Domenic is a staff writer for It's About the Money, and the host of the It's About the Money Stupid podcast. By day, he is a mild-mannered real estate attorney on Long Island, and an aspiring intellectual degenerate.

Author Archives: Domenic Lanza

Quick Hit: Brandon McCarthy, Twitter Savant

Earlier today, grit extraordinaire Ryan Theriot had some not-so-smart words for Dodgers fans that were excited about the hiring of Andrew Friedman and Farhan Zaidi:

Aaron Gleeman pointed out the foolishness of this statement less than an hour later, as countless successful GMs have “never played the game.” This includes the Yankees own Brian Cashman, for example – a man that has been kind of successful. Several people have come forward with several additional responses, as is the norm for Twitter. And, of course, it didn’t take too long for most to realize that Theriot was speaking out of his backside.

The best reaction to this silliness, however, came from Brandon McCarthy:

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Sizing Up the Market: Right Field & DH

Over the last several years, the Yankees have garnered a reputation for not using a true designated hitter. Joe Girardi, Brian Cashman, and others have stated on more than one occasion that they view the position as a means to give a player a half-day, so as to rest his legs without removing his bat from the lineup. And, as is the nature of the beast, the team has taken flack for not going out and signing a traditional thumper to be the full-time (or a full-time-ish) DH. However … that is not necessarily true. Or, it is not true over the last couple of seasons.

Prior to the 2013 season, the Yankees signed Travis Hafner and Ben Francisco to platoon at designated hitter, and supplemented that platoon by acquiring Vernon Wells. It was ineffectiveness and injury that doomed the platoon, as the trifecta of Hafner, Francisco, and Wells started 89 of the team’s first 95 games at DH – and 67 of those were started by Hafner.…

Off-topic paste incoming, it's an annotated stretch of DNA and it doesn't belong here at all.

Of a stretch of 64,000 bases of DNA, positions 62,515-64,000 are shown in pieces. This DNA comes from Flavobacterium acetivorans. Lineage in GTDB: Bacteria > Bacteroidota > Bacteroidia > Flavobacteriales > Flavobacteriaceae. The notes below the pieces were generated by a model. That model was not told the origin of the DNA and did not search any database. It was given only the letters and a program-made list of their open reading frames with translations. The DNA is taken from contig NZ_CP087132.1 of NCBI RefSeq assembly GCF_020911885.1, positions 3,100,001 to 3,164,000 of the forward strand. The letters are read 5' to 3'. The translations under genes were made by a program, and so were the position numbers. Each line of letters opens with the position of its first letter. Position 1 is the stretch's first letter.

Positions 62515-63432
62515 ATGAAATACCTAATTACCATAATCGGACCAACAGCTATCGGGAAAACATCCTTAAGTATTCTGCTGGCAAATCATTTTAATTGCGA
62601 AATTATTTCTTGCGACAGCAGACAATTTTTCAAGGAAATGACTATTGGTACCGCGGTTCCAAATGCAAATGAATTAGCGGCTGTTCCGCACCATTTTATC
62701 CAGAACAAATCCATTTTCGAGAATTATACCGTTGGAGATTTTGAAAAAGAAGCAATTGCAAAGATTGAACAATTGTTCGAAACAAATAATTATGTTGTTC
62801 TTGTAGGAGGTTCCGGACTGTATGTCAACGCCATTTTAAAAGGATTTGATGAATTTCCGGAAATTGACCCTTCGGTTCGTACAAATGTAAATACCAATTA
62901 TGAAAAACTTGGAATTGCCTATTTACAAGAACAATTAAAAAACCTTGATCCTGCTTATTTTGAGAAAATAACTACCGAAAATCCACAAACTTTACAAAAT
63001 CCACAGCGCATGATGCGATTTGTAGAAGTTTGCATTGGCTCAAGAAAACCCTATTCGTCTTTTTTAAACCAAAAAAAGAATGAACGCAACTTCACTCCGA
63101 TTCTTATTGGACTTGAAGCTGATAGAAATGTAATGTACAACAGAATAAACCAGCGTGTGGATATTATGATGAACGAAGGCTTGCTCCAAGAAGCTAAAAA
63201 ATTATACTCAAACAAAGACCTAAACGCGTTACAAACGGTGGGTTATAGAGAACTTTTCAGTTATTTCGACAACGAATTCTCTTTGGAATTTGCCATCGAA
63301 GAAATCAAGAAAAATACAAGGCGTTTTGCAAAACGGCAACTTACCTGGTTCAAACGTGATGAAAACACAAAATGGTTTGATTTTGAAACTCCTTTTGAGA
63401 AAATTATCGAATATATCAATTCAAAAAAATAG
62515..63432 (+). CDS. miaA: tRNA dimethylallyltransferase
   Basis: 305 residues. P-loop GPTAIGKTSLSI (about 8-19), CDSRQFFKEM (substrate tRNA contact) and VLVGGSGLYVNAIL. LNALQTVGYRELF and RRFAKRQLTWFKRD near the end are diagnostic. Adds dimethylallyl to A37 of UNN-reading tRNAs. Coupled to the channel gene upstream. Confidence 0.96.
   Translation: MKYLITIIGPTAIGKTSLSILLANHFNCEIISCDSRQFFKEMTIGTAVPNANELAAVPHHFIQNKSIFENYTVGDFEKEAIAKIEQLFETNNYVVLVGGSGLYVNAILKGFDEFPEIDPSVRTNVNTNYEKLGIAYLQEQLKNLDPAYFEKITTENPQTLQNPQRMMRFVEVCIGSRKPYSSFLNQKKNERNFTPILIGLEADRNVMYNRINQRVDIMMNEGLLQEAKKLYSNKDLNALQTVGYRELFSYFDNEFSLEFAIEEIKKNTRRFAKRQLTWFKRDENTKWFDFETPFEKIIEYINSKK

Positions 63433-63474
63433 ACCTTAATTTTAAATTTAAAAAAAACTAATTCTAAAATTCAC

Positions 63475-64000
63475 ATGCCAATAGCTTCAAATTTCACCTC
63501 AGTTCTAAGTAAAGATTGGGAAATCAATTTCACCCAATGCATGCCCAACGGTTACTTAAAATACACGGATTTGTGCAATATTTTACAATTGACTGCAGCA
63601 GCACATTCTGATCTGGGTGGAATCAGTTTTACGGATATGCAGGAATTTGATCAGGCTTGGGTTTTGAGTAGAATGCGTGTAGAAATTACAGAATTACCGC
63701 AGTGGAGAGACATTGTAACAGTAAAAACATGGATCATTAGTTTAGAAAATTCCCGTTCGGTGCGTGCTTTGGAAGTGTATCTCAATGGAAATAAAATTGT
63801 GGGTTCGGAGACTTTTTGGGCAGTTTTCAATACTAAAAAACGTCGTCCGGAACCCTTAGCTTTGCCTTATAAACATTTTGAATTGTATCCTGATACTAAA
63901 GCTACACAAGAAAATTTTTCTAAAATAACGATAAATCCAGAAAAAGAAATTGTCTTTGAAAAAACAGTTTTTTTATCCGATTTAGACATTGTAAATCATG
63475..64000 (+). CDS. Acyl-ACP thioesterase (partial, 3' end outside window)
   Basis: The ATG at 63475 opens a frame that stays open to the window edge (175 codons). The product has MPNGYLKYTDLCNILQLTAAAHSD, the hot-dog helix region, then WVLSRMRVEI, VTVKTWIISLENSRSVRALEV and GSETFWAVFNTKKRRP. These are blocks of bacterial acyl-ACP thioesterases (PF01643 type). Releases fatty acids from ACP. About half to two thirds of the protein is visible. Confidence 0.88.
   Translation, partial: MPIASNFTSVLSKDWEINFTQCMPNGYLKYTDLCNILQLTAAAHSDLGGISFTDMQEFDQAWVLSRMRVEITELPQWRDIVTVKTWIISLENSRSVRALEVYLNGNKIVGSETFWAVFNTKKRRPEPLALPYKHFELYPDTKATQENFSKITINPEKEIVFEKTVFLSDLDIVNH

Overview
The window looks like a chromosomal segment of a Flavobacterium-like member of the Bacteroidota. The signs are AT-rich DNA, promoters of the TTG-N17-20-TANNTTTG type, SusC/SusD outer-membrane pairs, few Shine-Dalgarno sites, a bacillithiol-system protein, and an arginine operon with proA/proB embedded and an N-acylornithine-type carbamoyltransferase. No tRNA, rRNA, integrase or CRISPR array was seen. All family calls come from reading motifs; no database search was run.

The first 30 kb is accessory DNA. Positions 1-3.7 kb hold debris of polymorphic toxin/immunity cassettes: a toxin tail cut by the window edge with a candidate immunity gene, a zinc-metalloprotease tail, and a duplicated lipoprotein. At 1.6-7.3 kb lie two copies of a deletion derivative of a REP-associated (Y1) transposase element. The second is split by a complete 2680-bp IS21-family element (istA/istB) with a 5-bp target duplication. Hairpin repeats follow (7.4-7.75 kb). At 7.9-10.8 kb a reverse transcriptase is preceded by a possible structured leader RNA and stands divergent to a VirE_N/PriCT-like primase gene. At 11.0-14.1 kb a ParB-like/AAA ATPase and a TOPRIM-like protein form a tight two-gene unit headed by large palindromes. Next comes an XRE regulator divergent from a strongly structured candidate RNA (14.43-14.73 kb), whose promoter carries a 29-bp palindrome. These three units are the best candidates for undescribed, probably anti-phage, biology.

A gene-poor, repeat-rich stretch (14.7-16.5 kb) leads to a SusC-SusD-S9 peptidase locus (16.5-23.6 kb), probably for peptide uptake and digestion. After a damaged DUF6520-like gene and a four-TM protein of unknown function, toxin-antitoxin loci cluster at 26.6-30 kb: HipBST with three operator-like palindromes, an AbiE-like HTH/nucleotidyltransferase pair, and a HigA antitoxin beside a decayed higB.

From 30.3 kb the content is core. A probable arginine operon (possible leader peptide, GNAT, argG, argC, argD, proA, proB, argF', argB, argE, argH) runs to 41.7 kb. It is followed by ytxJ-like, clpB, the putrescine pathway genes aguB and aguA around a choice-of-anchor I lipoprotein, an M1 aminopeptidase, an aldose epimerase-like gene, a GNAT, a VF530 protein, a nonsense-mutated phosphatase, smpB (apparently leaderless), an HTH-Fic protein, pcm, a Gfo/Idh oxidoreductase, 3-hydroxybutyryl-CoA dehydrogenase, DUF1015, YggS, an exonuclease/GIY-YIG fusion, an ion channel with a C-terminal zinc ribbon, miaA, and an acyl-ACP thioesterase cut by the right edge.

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Quick Hit: Giving Props to Larry Rothschild

The Yankees pitching staff this season felt as if it was cobbled together from rubbish and assorted cadavers, and held together by Scotch tape and some good ol’ fashioned Elmer’s glue. A total of thirty-three players threw a pitch for the team this year (and I say ‘players’ and not ‘pitchers’ because of Dean Anna), and thirteen pitchers started at least one game. The Yankees Opening Day rotation – CC Sabathia, Hiroki Kuroda, Ivan Nova, Masahiro Tanaka, and Michael Pineda – combined to make only seventy-seven starts. Twenty-seven games were started by pitchers in their first taste of the Majors (Shane Greene, Chase Whitley, and Bryan Mitchell), and another twenty-seven went to folk that were on another team when the season kicked off (Brandon McCarthy, Chris Capuano, and the immortal Esmil Rogers). And, finally, the team used twenty-six different players out of the bullpen. To call it a staff in flux may be the understatement of the year.…

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Sizing Up the Market: Shortstop

This off-season will represent the first time since 1995 that the Yankees will be looking for a full-time solution at shortstop. That may even be selling the transition for Derek Jeter to whomever a bit short, too, as Tony Fernandez was signed to be the team’s everyday shortstop in December of 1994, and he was pretty freaking good – at that time, he was still a strong defender with a league-average bat, which most teams would kill for at shortstop nowadays. Of course, that goes to show just how long it has been since the Yankees were faced with this sort of dilemma. To add a bit more context, in 1995 (the last of pre-Jeterian days):

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Sizing Up the Market: Third Base

Alex Rodriguez?

Alex Rodriguez.

Alex Rodriguez?!

Alex. Rodriguez.

With that out of the way, it does seem as if the Yankees are already planning on going in another direction at third. And, to be perfectly blunt, it would be patently idiotic to count on a 39-year-old coming off of two hip surgeries and a calendar year-plus away from organized baseball to do much of anything, let alone man the hot corner for a would be contender. As much as it would be fun, and perhaps even deserved if we sat down and assumed that the Yankees would be so inept as to head into the season with that sort of player penciled into the Opening Day lineup, I simply cannot see that happening as of this moment – at least not at third base, or barring some sort of calamitous Spring Training injury.